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05 October 2012

Afraid! Of whom am I afraid?


Afraid!  Of whom am I afraid?
Not Death—for who is He?
The Porter of my Father's Lodge
As much abasheth me!

Of Life?  'Twere odd I fear a thing
That comprehendeth me
In one or two existences—
Just as the case may be—

Of Resurrection?  Is the East
Afraid to trust the Morn
With her fastidious forehead?
As soon impeach my Crown!
                                                            F345 (1862)  608

After a lot of exciting poetry about liking a look of agony on the dying, of seeing ghosts, and of “bleak dreaded” Woe, Dickinson gives us a breather with this rather anodyne poem about facing life and death bravely. Why not, she wonders. Death is nothing more than the “Porter” who lets people into the lodge of heaven. So no fearing death. But what about life? Surely there are sorrows and pains and uncertainties—things Dickinson has written quite movingly about before. But here the poet takes the position that life is not to be feared because, after all, Life in general encompasses life at the individual level. Why should the part be afraid of the whole?
            She notes in almost a throw-away line that Life shouldn’t be feared because it “comprehendeth” or encompasses her whether she has one or two existences “as the case may be.” That’s an interesting way of showing skepticism about the afterlife. Maybe there is an existence after our earthly one—or maybe not! Whatever.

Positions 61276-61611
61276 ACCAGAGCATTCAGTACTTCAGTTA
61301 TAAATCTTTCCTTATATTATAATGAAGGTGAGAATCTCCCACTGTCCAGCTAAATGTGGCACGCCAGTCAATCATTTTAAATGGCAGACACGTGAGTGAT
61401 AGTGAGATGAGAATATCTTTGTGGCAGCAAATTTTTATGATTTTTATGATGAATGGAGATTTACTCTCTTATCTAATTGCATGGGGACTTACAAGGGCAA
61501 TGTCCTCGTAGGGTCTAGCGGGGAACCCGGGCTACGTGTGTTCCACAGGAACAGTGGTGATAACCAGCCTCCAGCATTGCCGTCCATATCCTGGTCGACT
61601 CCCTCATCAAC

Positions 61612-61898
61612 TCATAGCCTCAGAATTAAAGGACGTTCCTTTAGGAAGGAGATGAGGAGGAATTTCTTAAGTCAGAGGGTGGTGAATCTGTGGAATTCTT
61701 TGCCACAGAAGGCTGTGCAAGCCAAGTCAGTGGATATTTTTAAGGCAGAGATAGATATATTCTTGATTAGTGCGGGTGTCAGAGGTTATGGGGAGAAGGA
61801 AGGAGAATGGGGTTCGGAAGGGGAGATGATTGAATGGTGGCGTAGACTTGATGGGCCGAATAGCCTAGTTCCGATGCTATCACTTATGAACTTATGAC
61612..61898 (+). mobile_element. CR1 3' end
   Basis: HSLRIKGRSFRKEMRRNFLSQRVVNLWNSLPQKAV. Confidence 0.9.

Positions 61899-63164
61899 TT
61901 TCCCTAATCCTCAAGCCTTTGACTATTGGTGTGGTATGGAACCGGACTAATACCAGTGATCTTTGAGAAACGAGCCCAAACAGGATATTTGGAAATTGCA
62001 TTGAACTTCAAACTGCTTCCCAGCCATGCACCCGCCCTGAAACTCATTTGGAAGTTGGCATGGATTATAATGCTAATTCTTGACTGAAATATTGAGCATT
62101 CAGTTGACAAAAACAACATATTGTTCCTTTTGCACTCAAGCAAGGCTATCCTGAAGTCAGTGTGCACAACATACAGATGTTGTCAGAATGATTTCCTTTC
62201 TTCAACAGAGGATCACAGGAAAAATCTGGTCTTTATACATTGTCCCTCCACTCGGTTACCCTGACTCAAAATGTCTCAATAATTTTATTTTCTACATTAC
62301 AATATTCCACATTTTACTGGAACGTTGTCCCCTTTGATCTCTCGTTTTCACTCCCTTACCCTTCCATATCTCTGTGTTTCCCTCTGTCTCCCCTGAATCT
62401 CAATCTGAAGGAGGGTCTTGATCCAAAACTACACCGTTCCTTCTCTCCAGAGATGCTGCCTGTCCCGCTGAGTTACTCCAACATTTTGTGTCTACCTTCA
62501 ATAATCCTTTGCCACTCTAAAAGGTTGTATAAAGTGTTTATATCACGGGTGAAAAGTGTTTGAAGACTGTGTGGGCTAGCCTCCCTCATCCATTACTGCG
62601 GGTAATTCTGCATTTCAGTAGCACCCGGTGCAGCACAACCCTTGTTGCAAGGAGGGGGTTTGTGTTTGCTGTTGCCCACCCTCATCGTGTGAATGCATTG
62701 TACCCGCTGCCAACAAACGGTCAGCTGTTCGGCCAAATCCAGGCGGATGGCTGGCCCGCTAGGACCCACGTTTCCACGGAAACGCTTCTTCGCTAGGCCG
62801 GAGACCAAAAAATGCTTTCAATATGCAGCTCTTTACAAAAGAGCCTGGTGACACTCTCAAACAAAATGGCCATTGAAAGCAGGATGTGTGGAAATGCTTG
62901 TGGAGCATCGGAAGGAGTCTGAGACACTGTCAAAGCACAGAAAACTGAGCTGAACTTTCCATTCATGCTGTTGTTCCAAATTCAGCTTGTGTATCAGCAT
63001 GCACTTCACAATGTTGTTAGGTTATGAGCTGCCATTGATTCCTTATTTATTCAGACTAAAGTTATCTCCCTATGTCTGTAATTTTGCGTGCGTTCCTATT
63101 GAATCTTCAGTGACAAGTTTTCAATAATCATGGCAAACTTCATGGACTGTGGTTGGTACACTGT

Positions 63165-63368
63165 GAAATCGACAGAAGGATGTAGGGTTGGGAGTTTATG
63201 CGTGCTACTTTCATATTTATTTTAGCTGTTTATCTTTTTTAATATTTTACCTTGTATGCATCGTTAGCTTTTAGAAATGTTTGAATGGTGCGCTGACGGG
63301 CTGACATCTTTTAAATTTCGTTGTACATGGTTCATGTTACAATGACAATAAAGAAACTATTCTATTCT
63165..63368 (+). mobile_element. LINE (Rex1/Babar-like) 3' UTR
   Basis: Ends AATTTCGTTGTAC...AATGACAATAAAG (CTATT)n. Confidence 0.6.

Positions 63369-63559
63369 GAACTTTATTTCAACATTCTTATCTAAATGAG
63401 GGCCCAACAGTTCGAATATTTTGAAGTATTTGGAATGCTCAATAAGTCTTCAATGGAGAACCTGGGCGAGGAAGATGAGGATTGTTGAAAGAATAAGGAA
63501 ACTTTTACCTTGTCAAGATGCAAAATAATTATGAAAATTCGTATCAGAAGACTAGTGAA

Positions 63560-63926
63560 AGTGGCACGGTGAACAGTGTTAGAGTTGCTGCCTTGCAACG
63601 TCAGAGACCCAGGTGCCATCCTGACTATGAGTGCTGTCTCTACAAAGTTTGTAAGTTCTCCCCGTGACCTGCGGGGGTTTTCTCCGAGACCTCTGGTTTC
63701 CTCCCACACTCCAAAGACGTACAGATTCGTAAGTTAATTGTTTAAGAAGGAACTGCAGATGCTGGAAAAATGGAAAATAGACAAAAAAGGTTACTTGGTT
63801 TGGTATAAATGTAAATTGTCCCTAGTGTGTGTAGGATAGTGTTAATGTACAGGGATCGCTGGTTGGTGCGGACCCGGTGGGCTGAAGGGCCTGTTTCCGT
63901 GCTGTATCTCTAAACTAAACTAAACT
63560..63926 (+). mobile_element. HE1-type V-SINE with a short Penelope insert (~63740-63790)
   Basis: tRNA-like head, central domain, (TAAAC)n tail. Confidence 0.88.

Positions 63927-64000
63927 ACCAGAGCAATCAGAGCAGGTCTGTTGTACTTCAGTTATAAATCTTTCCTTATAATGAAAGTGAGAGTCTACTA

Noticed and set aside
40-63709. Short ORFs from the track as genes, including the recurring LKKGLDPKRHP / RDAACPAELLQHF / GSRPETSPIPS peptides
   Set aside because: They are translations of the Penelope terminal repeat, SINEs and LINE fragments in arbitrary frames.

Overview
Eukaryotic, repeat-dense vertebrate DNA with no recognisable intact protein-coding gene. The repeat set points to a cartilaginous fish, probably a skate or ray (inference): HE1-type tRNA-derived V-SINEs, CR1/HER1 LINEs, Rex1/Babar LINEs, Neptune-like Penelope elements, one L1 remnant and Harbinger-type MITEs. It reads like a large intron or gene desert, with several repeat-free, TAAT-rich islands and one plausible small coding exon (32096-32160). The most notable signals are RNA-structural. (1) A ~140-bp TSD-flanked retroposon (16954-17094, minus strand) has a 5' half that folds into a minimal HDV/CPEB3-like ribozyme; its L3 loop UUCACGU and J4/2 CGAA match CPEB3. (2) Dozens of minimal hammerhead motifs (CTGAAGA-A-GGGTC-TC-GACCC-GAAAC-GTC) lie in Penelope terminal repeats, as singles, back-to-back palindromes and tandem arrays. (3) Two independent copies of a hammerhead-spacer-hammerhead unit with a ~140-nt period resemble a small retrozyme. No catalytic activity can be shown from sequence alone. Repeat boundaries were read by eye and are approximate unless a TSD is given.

Porter helping new arrival 
            The final stanza presents a straw man argument. Dickinson wonders if she should be afraid of the resurrection. Since the resurrection is supposed to be like spring, a rebirth and living again, why would anyone think she would be afraid of it? But she gives us the answer. No, we shouldn’t be afraid because the East doesn’t fear the sunrise coming to give birth to another day. One of the best lines in this otherwise forgettable poem is the penultimate one where “Morn” comes “With her fastidious forehead.” Each day, I think she is saying, presents a new chance, a clean slate. The sun comes up and the land fills with light. Why, the poet says, she’d just as soon disparage her own headdress and any glory she might receive in the afterlife (“as the case may be”). The word “Crown” suggests both those meanings: the crown of glory in heaven as well as the crown of maidenhood.

2 comments:

  1. I'm see you're not much on this poem; it seems her almost defiant stance here could only be taken after she had glimpsed or met her death, a bit of knowledge she hasn't fully assimilated, almost the boast of a precocious child.

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  2. Its complicated in senses but who can you be afraid more then yourself when your the only person who can truly understand. Not always such as we have counter arguments with ourselves but if others can understand you, neither can you understand them.

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